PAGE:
Washington, D.C. – In the wake of another historic wildfire season, Ranking Member of the Senate Energy and Natural Resources Committee Maria Cantwell (D-Wash.) and a bipartisan group of Western Senators introduced a common-sense bill to better prepare for and prevent costly wildfires.
The Wildland Fires Act of 2017 will help further the Federal and State firefighting agencies’ “National Cohesive Fire Strategy” by authorizing additional funding for at-risk communities and directing Federal agencies to treat their most-at-risk forests to better protect communities and to reestablish natural fire regimes. This bill:
- Directs the Forest Service and the Department of the Interior to provide up to $100 million in funding to at-risk communities to plan and prepare for wildfires;
- Establishes a pilot program that directs the Forest Service and the Department of the Interior to treat their top 1% most-at-risk, least-controversial lands over the next 10 years (and in doing so install fuel breaks in the wildland-urban interface and, outside of the WUI, conduct prescribed fires); and
- Authorizes longer-term contracts to provide stability to companies involved in restoration projects on Federal land, and gives a preference for companies that will use forest products to create mass timber, e.g., cross-laminated timber;
- Authorizes the Federal agencies to re-purpose unused wildfire suppression funds to conduct preparedness projects to get ahead of the problem.
“It's time to create new tools to reduce fire risk and help better protect our communities,” said Senator Maria Cantwell. “By targeting our most vulnerable pine forests, this science-based pilot program gives the Forest Service tools to address wildfire in our most vulnerable forests and prioritizes cross-laminated timber.”
The bill led by Senator Cantwell is cosponsored by Senators Risch (R-Idaho), Wyden (D-Ore.), Crapo (R-Idaho), and Murray (D-Wash.).
“This bill does more to address the genuine problems than any bill we’ve seen to date,” said Mitch Friedman, Executive Director of Conservation Northwest. “Its emphasis on using prescribed fire is firmly rooted in science.”
“As record megafires continue to rage in the West, we absolutely must accelerate the restoration of our National Forests and reduce threats to local communities and wildlife,” said Collin O’Mara, President & CEO of the National Wildlife Federation. “Senator Cantwell’s bipartisan, common-sense legislation focuses forest restoration work where it can have the greatest and most immediate impact, with the least controversy. It will improve the quality and pace of forest restoration, help increase wildlife populations, and enhance watershed health—all of which will improve forest health and mitigate fire risks.”
“Senator Cantwell has been a national leader in pushing for real forest management reforms that will improve forest health and resiliency, provide renewable materials for domestic manufacturing, and create jobs in hard hit rural communities throughout the West,” said Travis Joseph, President of American Forest Resource Council. “The Wildland Fires Act of 2017 is a thoughtful response to our nation’s public forest health crisis – including this year’s devastating fire season that filled our air with toxic smoke and scorched millions of acres of forests. We look forward to working with Senator Cantwell and her colleagues in the Senate to pass meaningful forestry reform legislation this year.”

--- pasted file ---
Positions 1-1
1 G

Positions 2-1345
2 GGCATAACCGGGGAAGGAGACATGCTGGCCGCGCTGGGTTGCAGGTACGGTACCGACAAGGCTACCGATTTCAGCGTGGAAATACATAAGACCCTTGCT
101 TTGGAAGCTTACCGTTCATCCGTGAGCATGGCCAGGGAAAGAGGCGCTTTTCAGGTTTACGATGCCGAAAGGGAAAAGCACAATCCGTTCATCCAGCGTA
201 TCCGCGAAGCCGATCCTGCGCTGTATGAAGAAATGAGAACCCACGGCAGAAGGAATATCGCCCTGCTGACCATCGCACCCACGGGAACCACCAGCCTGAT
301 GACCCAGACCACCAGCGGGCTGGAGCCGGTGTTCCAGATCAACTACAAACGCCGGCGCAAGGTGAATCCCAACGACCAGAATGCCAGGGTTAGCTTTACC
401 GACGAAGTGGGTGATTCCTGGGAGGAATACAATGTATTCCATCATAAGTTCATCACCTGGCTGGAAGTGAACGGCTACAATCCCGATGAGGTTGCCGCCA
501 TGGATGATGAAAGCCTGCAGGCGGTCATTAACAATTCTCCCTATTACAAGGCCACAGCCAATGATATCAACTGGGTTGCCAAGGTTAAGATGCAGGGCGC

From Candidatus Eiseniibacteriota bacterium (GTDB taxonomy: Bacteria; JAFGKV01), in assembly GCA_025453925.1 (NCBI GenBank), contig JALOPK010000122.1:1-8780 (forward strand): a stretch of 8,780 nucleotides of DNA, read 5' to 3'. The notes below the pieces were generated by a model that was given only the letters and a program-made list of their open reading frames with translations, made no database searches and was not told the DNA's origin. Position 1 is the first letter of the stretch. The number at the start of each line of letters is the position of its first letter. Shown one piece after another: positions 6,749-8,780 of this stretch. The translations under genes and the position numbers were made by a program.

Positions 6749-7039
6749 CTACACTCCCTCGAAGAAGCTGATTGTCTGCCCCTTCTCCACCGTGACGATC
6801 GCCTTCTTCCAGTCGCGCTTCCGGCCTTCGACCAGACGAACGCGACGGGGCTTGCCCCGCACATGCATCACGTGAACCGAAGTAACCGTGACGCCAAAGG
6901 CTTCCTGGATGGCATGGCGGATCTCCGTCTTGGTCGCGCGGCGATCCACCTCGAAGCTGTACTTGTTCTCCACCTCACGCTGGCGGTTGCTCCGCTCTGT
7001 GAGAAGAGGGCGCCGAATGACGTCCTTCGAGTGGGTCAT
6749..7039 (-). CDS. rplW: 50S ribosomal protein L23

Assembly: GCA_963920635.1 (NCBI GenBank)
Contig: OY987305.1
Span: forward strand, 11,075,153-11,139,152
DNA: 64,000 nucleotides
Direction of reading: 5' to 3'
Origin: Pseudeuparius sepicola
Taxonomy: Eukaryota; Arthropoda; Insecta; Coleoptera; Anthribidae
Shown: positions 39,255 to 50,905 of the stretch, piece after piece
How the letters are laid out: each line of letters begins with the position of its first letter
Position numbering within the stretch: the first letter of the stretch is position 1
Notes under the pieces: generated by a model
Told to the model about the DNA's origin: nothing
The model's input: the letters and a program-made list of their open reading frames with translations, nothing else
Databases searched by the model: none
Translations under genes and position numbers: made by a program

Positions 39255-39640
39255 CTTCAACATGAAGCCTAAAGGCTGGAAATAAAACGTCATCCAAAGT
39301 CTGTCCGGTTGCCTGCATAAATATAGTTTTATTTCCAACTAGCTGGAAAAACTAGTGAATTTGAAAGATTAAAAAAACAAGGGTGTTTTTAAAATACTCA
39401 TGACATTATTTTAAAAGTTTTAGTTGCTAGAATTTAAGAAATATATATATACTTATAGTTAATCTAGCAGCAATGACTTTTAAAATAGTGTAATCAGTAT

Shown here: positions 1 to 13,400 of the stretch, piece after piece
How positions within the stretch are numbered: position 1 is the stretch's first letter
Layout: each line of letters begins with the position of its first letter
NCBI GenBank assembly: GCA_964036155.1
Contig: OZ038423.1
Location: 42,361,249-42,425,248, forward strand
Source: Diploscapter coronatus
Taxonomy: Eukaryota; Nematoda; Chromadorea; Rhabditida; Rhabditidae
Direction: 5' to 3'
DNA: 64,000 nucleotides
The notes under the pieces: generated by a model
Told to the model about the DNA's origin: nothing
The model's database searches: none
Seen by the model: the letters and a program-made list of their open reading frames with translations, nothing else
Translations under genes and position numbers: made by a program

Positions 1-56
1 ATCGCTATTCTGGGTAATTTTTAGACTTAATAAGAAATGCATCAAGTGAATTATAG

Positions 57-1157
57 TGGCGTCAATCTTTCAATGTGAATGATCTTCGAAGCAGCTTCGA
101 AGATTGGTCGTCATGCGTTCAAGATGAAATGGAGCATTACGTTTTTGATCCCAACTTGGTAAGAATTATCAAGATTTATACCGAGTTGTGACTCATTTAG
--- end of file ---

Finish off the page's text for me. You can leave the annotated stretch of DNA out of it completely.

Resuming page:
"When it comes to wildfire, the one thing we can affect is fuel. By significantly improving the pace and scale of thinning and other collaborative forest restoration efforts, we can have positive impacts on our forests, environment, and communities," said Russ Vaagen, CEO of Vaagen Timbers.
“The IAFC thanks Senator Cantwell for her continued leadership in fighting wildland fires in Washington and across the United States. This important legislation will provide additional resources and funding to protect at-risk communities and assist federal agencies in developing risk assessments and preparedness programs. The IAFC is pleased to support this legislation and encourages Congress to pass it quickly,” said Fire Chief Thomas Jenkins, President and Chairman of the Board of the International Association of Fire Chiefs.
"With limited federal dollars and even less time available to help forests adapt to ongoing climate change, we cannot afford to go backwards by resurrecting logging policies of the past that are part of the problems affecting firefighters’ abilities to safely manage wildfires of the present. We must utilize the best ecological fire science to target treatments where they will address the greatest risks to people with the least impacts to ecosystems, and above all include fire as both a means and an ends of restoration projects,” said Timothy Ingalsbee, executive director of Firefighters United for Safety, Ethics, and Ecology (FUSEE).
Find bill text for the Wildfires Management Act of 2017 here.
Find a section-by-section summary of the bill here.